Is there a “One”? Is there one true romantic partner, a specific someone you’re supposed to meet? There is a nuanced difference between this and the question of whether you believe in love at first sight.
What if there is a “One” but you’re only able to recognize it over a long period of time?
What if love at first sight is real but it can happen with multiple people?
What if both are true, we’ll know our One True Love at First Sight, and we should thus be celibate until that lightning-bolt moment?
What if neither are true, and the only way to be happy with a love is to be casual friends first?
What if one or another of these modalities is true for some people but not others?
These questions are something like wondering about the afterlife, if there is one, because both determine our outlook and behavior to an extent. I think it’s something of a moot point whether there’s an afterlife or not, because wouldn’t you want to be a good person and get the maximum out of life no matter what? What are the arguments in favor of unkindness or playing small?
Our beliefs about romance, though, very much impact what kind of partners we choose. Who are we noticing? Are we open to certain approaches and not others? Is what we’re asking for really what will ultimately make us happy?
Soulmates. There’s a concept for you. It always seemed so restrictive and unimaginative. Why would there only be one soulmate? Why would it only be a romantic partner? What if there really was a karmic relationship between two people, but it was meant to be teacher/student or artist/muse or parent/child or neighbor/neighbor? Why not business partners? This kissy-kissy thing can only go so far.
The trouble with this idea of the One True Love is that it’s a fixed mindset concept. There’s you, and there’s this other person, and you meet, and sparkles shoot out, and you live happily ever after. Nobody ever has a bad day or a headache or food poisoning, and nobody ever leaves dishes in the sink or gets snappy or has any annoying relatives. Theeee End.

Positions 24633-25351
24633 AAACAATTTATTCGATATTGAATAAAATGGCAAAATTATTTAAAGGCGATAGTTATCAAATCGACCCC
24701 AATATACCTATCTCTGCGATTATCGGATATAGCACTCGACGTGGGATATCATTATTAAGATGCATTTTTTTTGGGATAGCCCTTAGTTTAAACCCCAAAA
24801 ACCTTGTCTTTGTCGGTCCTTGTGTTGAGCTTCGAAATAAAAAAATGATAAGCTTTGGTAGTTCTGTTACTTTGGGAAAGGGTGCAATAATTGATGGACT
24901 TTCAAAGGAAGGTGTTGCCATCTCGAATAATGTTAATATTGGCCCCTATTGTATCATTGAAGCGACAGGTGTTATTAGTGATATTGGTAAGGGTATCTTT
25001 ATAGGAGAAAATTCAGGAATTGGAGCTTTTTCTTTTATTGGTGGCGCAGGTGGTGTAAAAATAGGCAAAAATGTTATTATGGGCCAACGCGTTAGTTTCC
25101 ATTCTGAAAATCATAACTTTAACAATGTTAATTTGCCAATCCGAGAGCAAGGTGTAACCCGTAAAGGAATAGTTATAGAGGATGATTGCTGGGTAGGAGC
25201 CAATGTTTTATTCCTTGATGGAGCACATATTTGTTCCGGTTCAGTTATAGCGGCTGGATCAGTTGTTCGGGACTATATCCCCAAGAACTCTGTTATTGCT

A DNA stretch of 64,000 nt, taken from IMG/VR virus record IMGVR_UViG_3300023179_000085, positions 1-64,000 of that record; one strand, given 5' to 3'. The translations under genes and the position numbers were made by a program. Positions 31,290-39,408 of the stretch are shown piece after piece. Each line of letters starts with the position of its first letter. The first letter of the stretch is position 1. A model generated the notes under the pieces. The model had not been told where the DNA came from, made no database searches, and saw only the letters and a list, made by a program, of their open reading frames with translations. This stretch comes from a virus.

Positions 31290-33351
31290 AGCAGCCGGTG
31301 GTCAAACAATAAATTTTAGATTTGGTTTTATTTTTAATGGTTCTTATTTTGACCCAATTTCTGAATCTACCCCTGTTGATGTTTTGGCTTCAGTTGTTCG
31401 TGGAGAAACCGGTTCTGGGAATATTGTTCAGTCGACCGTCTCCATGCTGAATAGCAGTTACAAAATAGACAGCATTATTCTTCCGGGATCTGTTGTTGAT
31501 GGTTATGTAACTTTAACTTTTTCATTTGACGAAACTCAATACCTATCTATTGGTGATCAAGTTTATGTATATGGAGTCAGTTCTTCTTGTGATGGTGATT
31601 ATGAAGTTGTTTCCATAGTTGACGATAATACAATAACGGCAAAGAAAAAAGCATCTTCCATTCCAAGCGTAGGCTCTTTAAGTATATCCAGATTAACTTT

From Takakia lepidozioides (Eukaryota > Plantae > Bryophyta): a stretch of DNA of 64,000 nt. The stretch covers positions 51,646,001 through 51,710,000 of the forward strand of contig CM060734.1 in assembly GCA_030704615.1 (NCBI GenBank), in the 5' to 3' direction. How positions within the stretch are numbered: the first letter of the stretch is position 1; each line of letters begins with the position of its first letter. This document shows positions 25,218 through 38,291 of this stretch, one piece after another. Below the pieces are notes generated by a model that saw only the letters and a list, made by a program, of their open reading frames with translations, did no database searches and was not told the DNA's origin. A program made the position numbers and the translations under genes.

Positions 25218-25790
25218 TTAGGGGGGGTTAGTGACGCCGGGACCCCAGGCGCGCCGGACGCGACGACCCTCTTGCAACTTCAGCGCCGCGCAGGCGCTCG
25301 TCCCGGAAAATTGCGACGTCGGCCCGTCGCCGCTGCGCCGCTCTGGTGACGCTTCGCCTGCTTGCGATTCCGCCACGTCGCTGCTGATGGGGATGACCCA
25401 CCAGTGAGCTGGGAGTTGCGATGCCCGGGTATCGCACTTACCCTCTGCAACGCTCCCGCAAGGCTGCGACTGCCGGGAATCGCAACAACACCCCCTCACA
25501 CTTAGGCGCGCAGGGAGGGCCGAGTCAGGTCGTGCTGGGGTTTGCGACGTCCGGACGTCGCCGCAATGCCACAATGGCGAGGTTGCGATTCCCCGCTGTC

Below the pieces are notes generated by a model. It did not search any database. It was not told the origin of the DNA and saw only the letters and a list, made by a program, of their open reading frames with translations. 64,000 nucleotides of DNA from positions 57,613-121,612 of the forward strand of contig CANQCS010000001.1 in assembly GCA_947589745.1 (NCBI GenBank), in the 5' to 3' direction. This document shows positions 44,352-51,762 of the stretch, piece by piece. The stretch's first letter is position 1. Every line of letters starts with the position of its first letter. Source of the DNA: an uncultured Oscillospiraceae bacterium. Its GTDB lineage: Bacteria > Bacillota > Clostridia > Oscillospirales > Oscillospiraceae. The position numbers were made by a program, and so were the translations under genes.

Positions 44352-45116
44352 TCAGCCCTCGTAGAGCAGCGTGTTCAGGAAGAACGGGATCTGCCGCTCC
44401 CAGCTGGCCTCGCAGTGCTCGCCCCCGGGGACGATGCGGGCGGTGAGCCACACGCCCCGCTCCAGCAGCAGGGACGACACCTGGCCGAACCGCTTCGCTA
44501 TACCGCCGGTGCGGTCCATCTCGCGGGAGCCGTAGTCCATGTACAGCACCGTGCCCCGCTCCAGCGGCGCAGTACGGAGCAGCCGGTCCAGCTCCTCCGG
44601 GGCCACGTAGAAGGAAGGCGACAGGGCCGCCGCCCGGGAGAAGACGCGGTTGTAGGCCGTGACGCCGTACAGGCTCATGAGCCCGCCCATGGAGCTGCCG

Look, real love takes effort, just like real friendship. Human frailty! The hidden flaw in the idea of the One True Love is that there’s this person who will love me as I am, think of me as delightful and perfect, and yet somehow never do any of the exact same annoying things that I do on my worst days. I’m supposed to be able to behave like a one or two, you’re supposed to love that kind of treatment at an eight or nine, and your own behavior should always, always be a ten.
The main value of a romantic partner is that you have someone to call you on your BS. Unlike family members, your lover is with you by choice, and hopefully has more affection and desire for your company. This person will eventually know you better than you know yourself, and can thus step in as an advisor in ways that nobody else can. This is the fast track to personal growth. It’s not that your partner loves you as you are, but that they see both your best and worst self.
Understanding your craving for revenge, but coaxing you not to waste time indulging it. Sympathizing with the keen terror you feel at applying for that promotion, while knowing you’ll be great and that you’ll never forgive yourself if you don’t go for it. Hearing you out while you vent about your friends or family, and then talking you through some better boundaries. Being your mirror, seeing you the way you see yourself, yet also seeing more.
It’s being well loved that teaches you how to love better. It takes realistic expectations, a strong sense of humor, the ability to generously blow off the occasional bad day, knowing how to forgive and how to give a precise apology. It takes a backbone. Love takes strength and courage as much as it takes softness and tenderness.
The idea of a One True Love is bad writing that encourages laziness. It also kills a lot of opportunities, when what could have been great love stories never get started because they don’t look cute and they don’t fit some checklist of perfection. On the other hand, the idea of One True Love is great when you gradually realize that you feel that way about your long-term partner.
Speaking from experience, the person who feels like the Love of Your Life doesn’t start out that way. At least, if it does for some people, it didn’t for me. We were both still flinching from rotten divorces, and we were cynical about the prospect of dating, much less marriage. We were both obese, in debt, and not having all that much fun. Our general crankiness helped us bond as lunch buddies. When we realized we were becoming real friends, we were both surprised, but not as surprised as we were when those romantic feelings started bubbling up. We argued about it. We still don’t agree about whether there’s such a thing as a soulmate or not.
Yeah, I believe there’s a One. At least, there’s one in my life now. After twelve years with one person, there’s really no one else who could compare. That hypothetical person would have to have more intrinsically great traits, be in a better situation in life, AND somehow have so many positives that it more than made up for the twelve years of trust, memories, and inside jokes that I have with my husband. Having met thousands of people in my life, there’s just no way that an ordinary human being would ever be “worth” blowing up my life and throwing over my best friend. The point is that what makes that One True Love is the buildup over time.
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I've been working with chronic disorganization, squalor, and hoarding for over 20 years. I'm also a marathon runner who was diagnosed with fibromyalgia and thyroid disease 17 years ago.